Working Papers and Works in Progress
“Survival and Resilience to Repression” (Under Review)
Why do some groups survive government repression while others get eliminated? This paper develops a theory of underground organizing, which proposes that a group’s structure and information management practices predict survival. Compared to public and interconnected organizations, compartmentalized groups that have information tradecraft have fewer arrests and mitigate the cascading effects of captures. I test these propositions by examining the top targets of the Pinochet dictatorship in Chile. Cross-checking each individual on the Pinochet’s kill lists against the victims lists, the article shows that the Revolutionary Leftist Movement (MIR) had a significantly lower rate of victimization than the other top targets. Process tracing with interview and archival data demonstrates that MIR’s higher survival rate is due to their underground organizing capacity and that the origins of the organizing form are ideological. This study renders intended repression observable and offers implications for the survival of a wide range of non-state actors.
“Mobilizing under Repression: Opposition Groups and the Church in Pinochet’s Chile” (Under Review)
2019 APSA Ken Wald Best Graduate Student Paper Award, Religion and Politics Section
How can activists overcome the collective action problem and successfully protest when the state is killing and torturing the opposition? I argue that mobilization in highly repressive environments requires aggrieved citizens to forge alliances with third-party actors that can lend protection. These third-party actors, by virtue of being moderate and maintaining a relationship with the state, can increase the cost of state repression and reduce the cost of mobilization. Moderate Catholic priests and bishops, as opposed to conservative or leftist ones, played this unique role in Chile. They made anti-violence mobilization by the families of the victims possible during the Pinochet dictatorship. The paper provides support for these propositions with interview data from victimized communities in mobilized and demobilized localities, as well as with new data that geocodes all the Catholic churches in Chile. Catholic protectors contributed to the channeling of grievances against the state through nonviolent means. At the same time, these strategic protectors also restricted the nature of the opposition and therefore curbed more fundamental challenges to the status quo.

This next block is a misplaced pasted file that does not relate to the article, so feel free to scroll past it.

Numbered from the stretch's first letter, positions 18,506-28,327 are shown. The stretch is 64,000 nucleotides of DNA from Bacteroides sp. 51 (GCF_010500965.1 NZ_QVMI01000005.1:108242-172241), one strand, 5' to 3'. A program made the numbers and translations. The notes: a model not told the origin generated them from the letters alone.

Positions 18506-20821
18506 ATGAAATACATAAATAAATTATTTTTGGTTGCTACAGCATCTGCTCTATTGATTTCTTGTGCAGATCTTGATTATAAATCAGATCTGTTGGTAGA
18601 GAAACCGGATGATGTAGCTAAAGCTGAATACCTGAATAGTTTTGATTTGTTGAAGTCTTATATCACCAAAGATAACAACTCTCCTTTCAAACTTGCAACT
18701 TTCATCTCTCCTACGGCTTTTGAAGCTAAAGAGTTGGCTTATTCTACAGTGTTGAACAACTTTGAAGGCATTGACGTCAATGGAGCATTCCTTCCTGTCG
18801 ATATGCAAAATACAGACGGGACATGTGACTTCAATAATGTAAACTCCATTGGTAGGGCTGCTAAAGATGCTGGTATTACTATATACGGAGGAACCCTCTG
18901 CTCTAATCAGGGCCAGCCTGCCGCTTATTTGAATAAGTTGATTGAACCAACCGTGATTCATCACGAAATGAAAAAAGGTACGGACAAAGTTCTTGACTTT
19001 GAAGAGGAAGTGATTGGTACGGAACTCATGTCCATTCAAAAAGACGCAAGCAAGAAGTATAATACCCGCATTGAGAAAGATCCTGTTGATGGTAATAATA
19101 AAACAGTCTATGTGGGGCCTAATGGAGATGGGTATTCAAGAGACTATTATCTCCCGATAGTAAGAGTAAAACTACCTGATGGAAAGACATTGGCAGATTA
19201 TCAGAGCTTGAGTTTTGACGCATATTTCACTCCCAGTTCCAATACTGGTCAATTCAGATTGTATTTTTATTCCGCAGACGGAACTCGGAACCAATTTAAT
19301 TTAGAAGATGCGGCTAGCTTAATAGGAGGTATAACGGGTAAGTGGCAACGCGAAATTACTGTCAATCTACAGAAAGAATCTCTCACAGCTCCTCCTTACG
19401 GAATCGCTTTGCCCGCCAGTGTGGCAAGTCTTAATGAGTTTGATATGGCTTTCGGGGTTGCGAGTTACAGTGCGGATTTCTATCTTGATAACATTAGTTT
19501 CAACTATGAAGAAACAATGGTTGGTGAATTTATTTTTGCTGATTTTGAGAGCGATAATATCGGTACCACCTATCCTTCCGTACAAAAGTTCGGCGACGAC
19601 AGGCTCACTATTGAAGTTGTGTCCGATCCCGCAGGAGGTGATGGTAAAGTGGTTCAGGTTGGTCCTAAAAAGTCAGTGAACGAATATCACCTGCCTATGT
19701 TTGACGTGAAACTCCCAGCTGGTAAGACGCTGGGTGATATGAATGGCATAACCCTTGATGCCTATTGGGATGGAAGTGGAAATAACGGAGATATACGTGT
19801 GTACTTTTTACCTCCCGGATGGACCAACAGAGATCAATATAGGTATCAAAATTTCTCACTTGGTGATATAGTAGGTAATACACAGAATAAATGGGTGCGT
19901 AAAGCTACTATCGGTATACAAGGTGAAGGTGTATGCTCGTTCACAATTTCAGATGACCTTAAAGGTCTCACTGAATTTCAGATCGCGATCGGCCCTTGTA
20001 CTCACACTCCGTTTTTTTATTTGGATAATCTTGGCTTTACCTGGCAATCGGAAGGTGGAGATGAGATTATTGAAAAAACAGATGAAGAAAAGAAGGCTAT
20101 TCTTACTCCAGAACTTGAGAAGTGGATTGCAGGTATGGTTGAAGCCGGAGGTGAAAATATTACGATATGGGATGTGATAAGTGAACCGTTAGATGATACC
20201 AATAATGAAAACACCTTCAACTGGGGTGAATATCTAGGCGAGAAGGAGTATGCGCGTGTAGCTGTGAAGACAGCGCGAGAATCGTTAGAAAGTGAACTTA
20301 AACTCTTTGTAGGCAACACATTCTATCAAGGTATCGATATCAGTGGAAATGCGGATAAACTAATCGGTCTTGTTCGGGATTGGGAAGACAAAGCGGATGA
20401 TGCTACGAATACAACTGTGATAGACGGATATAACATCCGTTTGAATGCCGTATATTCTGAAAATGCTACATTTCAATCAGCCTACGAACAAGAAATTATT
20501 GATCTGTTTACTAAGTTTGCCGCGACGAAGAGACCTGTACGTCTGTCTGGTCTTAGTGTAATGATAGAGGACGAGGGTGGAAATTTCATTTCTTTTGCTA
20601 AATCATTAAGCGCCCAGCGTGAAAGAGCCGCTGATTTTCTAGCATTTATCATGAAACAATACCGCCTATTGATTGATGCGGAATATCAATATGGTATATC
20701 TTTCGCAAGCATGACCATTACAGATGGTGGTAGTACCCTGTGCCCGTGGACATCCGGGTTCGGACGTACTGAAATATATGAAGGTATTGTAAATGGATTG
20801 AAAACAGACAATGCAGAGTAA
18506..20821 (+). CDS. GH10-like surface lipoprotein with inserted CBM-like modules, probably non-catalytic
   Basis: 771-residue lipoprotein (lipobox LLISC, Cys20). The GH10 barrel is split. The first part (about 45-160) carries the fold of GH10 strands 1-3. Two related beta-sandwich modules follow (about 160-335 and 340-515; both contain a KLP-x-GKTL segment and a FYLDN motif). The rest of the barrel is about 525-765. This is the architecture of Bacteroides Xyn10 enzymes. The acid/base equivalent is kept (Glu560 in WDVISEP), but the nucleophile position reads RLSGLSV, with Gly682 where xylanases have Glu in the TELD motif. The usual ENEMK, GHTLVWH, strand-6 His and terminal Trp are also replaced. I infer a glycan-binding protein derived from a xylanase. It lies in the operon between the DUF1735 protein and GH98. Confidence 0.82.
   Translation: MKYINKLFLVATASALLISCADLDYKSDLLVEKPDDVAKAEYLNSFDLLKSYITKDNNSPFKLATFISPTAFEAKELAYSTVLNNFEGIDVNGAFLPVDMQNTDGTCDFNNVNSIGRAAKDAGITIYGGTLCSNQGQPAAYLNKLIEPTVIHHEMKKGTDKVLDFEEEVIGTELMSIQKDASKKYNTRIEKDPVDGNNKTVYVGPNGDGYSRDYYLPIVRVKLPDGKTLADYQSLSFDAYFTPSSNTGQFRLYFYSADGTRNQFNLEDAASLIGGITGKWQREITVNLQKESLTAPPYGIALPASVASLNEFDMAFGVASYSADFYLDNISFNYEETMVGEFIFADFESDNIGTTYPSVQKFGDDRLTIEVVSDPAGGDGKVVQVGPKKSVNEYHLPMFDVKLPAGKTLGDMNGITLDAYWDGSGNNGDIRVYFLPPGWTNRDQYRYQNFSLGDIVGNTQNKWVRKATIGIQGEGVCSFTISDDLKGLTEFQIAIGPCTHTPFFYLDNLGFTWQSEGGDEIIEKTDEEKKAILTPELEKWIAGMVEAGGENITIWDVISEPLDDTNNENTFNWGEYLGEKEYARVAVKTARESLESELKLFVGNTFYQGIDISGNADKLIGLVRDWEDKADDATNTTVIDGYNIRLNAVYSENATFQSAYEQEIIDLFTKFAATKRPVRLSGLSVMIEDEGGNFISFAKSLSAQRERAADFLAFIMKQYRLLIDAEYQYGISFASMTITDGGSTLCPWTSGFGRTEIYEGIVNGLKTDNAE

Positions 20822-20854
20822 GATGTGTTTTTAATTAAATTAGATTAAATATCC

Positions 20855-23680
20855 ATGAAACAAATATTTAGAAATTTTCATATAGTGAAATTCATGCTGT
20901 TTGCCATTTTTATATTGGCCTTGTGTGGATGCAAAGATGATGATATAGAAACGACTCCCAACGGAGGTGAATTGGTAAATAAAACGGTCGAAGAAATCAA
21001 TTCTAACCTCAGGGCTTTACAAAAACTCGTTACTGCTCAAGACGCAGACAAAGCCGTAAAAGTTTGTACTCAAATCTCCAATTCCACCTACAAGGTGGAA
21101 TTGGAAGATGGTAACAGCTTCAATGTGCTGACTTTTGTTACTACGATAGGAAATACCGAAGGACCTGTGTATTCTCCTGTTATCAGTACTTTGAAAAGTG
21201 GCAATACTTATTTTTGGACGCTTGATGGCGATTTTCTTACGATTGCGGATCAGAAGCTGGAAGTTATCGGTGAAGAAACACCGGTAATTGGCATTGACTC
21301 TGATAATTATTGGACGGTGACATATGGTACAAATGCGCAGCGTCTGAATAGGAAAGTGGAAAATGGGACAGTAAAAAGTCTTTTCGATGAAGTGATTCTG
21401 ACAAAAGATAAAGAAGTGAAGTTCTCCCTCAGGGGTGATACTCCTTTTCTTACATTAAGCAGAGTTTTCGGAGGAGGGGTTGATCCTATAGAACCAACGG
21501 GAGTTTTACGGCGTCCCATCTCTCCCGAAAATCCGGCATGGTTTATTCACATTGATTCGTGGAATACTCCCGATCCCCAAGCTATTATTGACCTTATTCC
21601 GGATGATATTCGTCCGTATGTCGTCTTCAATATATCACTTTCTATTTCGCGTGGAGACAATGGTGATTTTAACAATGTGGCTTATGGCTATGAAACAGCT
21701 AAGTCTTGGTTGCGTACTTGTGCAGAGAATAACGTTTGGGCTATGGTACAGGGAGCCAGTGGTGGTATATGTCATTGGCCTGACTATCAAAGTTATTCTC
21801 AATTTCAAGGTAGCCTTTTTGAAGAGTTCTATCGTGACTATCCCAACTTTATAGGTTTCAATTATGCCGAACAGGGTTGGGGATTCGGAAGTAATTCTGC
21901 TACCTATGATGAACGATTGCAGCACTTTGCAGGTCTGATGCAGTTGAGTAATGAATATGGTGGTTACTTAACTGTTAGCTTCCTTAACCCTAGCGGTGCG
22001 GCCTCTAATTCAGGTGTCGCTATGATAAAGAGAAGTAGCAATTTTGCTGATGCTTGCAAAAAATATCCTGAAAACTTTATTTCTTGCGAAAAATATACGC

“Repression and the Onset of Nonviolent and Violent Movements” (with Alia Braley)
Do levels of government repression condition the strategy that opposition groups use to wagepolitical struggle? Conventional wisdom suggests that popular uprisings against repressive regimesare more likely to be violent than nonviolent. If a peaceful struggle were to emerge in such a difficultenvironment, it would be quickly put down or morph into an armed struggle. Recent studies, however,argue that nonviolent movements emerge in more difficult settings–and against more formidableopponents–than armed campaigns. This literature also argues that repression is generally not a goodpredictor of nonviolent uprisings. This paper seeks to clarify these disparate findings by explaining howhigh levels of targeted repression conditions the onset of large-scale nonviolent and armed movements.In particular, by compiling a country-year dataset of lagged targeted repression and the onset ofmajor violent and nonviolent campaigns between 1976-2013, we show that high levels of targetedrepression selects out mass nonviolent movements, and makes armed action significantly more likely.Our findings suggest that agency-based approaches have overclaimed the possibility of nonviolentactivists being able to overcome major obstacles for mass action.
“How Nonviolent Action Works: Evidence from a Meta Analysis of Field Experiments in Latin America and Africa” (with Jonathan Pinckney and Sergio Cabrales)
Field experiments in partnership with the United States Institute of Peace (USIP) are in progress in Nicaragua, Venezuela, Colombia, Bolivia, Tunisia and Sudan
“Generalizing from Unequal Probability Sampling” (with Peter Aronow and Fredrik Sävje) (Research in progress)
“Chapter 3: Can We Live Together? Citizen Insecurity as a Threat to Democratic Coexistence,” in Kevin Casas Zamora, The Besieged Polis: Citizen Insecurity in Latin America, Brookings, July 8, 2013 (with Kevin Casas-Zamora).
Policy and Opinion
“Repression, Resilience, and Mass Movements: A Page from Chilean History” ICNC Minds of the Movement Blog, December 1, 2017.
“Conversations with Experts on the Future of Central America,” Latin America Initiative Report, Brookings, November 19, 2012 (with Diana Negroponte and Alma Caballero).
“Venezuela: What Future for Chavismo without Chavez?” Opinion Editorial, Brookings, July 25, 2012 (with Diana Negroponte).
“The 2012 Venezuelan Elections: Hopes for Legitimacy,” Opinion Editorial, Brookings, March 9, 2012 (with Diana Negroponte).